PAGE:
Why leaked NSA hacking tools are not like stolen Tomahawk missiles

The guided-missile destroyer USS Barry launches a Tomahawk cruise missile on March 29, 2011. (image: U.S. Navy)

Last week a malicious computer worm dubbed WannaCry 2.0 began attacking older, unpatched versions of Microsoft operating systems, infecting hundreds of thousands of systems with ransomware that held user data hostage in exchange for Bitcoin payments.

The cyberattack used code from a powerful National Security Agency tool called EternalBlue, which a mysterious group of hackers known as The Shadow Brokers leaked earlier this year. Tech companies have been quick to blame the NSA for finding and exploiting vulnerabilities in commercial products like Windows, to say nothing of losing them.

On Sunday, Brad Smith, Microsoft’s (MSFT) president and chief legal officer, argued that an “equivalent scenario with conventional weapons would be the U.S. military having some of its Tomahawk missiles stolen.”

The next day, Former NSA contractor Edward Snowden, speaking via video chat to the K(NO)W Identity Conference in Washington D.C. from an undisclosed location in Russia, repeated Smith’s argument.

“An equivalent scenario to what we’re seeing happening today would be conventional weapons, produced and held by the U.S. military, being stolen, such as Tomahawk missiles,” Snowden said while describing Smith’s letter to a crowd less than a mile from the White House.

Edward Snowden speaking via video chat from Russia at the K(NO)W Identity Conference in Washington, D.C. on May 15. (image: One World Identity)

U.S. officials acknowledge that the NSA deserves scrutiny about protecting tools it develops to collect foreign intelligence. “They’ve absolutely got to do a better job protecting [the hacking tools],” General Keith Alexander, head of the NSA from 2005 to 2014, told The Washington Post. “You can’t argue against that.”

However, the Tomahawk analogy may be a stretch. Dave Aitel, a former NSA research scientist and CEO of the cybersecurity company Immunity, explained why hacking tools are not like bombs.

“The very first thing is you can steal a Tomahawk missile from me, but you cannot steal it from me without me knowing you’ve stolen it,” Aitel said. “And of course, you can steal an exploit or other intellectual property from me and I may never find out. Another is that two people can have [the same exploit] at the same time.”

Aitel, who specializes in the offensive side of cybersecurity, added that “deep down, the biggest difference is that you have to learn a lot about exploits to protect yourself, and I don’t really have to learn a lot about Tomahawk missiles to protect myself from Tomahawk missiles.”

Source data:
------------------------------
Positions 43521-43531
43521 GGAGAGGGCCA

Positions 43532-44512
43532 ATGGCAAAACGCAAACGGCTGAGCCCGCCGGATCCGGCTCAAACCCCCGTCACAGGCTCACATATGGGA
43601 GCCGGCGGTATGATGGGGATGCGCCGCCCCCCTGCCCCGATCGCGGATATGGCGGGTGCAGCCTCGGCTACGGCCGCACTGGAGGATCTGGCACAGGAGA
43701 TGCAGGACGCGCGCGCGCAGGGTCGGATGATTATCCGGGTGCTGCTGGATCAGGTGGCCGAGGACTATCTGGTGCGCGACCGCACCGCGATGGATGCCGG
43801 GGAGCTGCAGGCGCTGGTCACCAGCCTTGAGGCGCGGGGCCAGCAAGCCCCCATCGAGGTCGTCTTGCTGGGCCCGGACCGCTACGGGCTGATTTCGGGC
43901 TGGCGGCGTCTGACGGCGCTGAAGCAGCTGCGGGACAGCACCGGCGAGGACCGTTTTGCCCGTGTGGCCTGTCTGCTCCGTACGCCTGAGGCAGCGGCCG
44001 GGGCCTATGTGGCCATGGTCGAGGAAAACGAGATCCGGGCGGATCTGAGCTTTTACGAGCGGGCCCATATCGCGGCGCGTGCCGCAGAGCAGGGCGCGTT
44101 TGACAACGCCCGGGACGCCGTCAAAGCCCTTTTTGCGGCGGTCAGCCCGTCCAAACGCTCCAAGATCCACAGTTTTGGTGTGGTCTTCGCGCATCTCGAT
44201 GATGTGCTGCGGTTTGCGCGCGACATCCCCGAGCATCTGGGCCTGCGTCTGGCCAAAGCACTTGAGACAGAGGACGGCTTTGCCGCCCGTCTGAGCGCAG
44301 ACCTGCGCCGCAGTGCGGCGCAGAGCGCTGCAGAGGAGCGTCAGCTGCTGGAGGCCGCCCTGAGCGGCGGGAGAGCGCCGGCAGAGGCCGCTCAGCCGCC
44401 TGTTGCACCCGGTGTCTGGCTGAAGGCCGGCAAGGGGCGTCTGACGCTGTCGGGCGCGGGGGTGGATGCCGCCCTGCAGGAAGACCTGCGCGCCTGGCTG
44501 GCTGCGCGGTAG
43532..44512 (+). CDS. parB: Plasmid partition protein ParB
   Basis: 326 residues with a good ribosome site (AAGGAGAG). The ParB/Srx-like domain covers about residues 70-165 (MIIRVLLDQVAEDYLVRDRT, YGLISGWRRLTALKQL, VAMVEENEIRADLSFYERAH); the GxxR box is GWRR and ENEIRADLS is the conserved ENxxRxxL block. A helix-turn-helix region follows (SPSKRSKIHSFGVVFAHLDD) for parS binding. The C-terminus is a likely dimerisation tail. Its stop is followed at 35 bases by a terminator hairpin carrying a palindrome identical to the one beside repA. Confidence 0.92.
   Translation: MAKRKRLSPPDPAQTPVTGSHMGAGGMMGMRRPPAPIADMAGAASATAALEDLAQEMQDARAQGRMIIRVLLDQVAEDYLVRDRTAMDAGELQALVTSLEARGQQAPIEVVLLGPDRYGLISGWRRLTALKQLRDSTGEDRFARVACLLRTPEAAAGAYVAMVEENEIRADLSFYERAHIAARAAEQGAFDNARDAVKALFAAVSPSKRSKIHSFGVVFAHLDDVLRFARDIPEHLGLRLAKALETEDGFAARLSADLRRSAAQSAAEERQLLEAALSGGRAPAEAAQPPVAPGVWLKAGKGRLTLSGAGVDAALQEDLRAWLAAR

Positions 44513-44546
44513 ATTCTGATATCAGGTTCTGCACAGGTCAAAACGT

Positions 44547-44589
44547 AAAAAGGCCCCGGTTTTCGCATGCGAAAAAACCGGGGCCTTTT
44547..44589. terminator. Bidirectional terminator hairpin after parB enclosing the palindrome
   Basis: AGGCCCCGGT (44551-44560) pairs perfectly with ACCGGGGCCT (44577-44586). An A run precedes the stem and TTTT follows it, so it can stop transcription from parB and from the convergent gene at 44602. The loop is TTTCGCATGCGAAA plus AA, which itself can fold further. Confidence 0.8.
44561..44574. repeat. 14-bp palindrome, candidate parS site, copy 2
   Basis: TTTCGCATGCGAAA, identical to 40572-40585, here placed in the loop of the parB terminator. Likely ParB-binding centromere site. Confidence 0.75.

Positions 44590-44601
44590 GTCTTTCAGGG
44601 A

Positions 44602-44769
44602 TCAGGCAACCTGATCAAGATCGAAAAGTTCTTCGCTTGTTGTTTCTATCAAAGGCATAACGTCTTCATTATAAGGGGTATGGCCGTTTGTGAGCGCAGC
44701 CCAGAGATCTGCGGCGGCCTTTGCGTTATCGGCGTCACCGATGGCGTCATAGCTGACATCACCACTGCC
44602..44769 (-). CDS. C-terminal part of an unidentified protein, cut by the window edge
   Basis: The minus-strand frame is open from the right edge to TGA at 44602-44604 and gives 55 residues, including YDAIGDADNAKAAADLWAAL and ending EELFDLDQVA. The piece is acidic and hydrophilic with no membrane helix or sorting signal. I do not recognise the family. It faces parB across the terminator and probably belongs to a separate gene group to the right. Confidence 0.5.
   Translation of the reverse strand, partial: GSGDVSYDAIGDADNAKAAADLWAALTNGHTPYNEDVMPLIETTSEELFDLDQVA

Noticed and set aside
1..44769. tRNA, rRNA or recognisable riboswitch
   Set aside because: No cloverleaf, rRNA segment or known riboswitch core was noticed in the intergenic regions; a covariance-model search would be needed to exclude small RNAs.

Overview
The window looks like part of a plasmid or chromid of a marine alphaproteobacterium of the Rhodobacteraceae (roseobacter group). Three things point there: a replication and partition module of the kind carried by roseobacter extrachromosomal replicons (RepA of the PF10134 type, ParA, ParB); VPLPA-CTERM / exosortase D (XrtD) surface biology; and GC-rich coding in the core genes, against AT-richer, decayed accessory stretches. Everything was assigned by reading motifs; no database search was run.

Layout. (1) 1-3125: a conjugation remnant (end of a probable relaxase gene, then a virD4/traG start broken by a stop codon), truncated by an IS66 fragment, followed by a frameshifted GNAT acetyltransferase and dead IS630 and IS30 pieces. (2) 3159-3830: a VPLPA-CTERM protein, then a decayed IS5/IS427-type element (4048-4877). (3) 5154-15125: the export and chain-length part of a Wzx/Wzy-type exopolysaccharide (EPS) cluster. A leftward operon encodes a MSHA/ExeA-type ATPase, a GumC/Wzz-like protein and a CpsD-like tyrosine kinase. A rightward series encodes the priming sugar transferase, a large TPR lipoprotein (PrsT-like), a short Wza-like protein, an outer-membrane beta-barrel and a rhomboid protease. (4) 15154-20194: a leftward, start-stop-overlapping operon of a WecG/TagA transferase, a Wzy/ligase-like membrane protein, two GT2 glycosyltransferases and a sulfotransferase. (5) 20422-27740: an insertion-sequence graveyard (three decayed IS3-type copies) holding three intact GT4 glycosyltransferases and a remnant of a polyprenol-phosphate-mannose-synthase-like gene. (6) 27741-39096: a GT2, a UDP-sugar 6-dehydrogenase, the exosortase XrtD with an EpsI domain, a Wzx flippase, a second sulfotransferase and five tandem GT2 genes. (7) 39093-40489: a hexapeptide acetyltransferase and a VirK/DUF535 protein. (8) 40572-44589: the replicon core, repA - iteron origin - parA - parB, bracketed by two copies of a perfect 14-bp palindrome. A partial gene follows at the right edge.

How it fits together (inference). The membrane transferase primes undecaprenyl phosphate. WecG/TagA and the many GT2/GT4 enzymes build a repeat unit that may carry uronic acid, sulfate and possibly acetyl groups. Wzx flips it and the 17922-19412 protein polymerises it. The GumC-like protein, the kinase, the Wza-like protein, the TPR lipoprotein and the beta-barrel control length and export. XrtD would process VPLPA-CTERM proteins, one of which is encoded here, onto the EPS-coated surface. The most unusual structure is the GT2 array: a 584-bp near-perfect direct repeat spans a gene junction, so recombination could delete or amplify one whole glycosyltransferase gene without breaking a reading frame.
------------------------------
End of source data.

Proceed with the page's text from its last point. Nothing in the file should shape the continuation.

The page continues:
This is the screen you’ll see if your computer is infected with the WannaCry 2.0 ransomware.

Nevertheless, the analogy has been relatively well received. Travis Jarae, CEO and Founder of One World Identity, which hosted the conference in Washington, and paid a speakers bureau to digitally host Snowden, said that the Tomahawk analogy is “not wrong” given the contemporary threat environment.

“Warfare is digital,” explained Jarae, who was previously Global Head of Identity Verification at Google. “We spy on people digitally … I thought it was a little aggressive to compare it to a missile, but [government hacking] is very damaging.“

Aitel noted that it makes sense why Smith and others in the tech business would make that argument.

“[Brad Smith’s] job is to create favorable economic conditions for Microsoft at a strategic level, and if he pressure governments to stop using exploits, then that helps him from a PR perspective,” Aitel said. “It doesn’t help the users because people are still going to have exploits. That’s always going to be true.”

Microsoft president and chief legal officer Brad Smith speaks at a Microsoft tech gathering in Dublin, Ireland October 3, 2016. REUTERS/Clodagh Kilcoyne

Snowden also echoed Smith’s criticisms of the U.S. government’s decision to develop secret software exploits, telling the audience at the K(NO)W Identity Conference that secret government exploits are a problem, and the NSA should have voluntarily revealed the EternalBlue exploit long ago.

But other former NSA officials have pushed back against that idea, telling the Washington Post that EternalBlue netted an “unreal” foreign intelligence haul that was like “fishing with dynamite.”

“Edward Snowden knows full well the value of the signals intelligence program — and that includes the NSA’s hacking — to our national security,” Aitel said. “This is not for play. They’re not building exploits for fun. It’s not a hobby. It’s for distinct and important national security needs.

“So when he says ‘Give up your exploits,’ he essentially is saying, ‘We don’t need signals intelligence,’ which we do.”

Ultimately, according to Aitel, companies like Microsoft placing the blame on the NSA with crude analogies equating NSA hacking tools to U.S. cruise missiles only serves to muddy the larger debate.

“The bigger issue is Brad Smith and Microsoft, who continue to insist that everything fall their way in terms of how vulnerabilities are handled, which I don’t think helps the conversation around cybersecurity,” Aitel said. “There are a lot of very interesting things in cybersecurity that don’t involve Microsoft’s bottom line, and those are worth talking about.”

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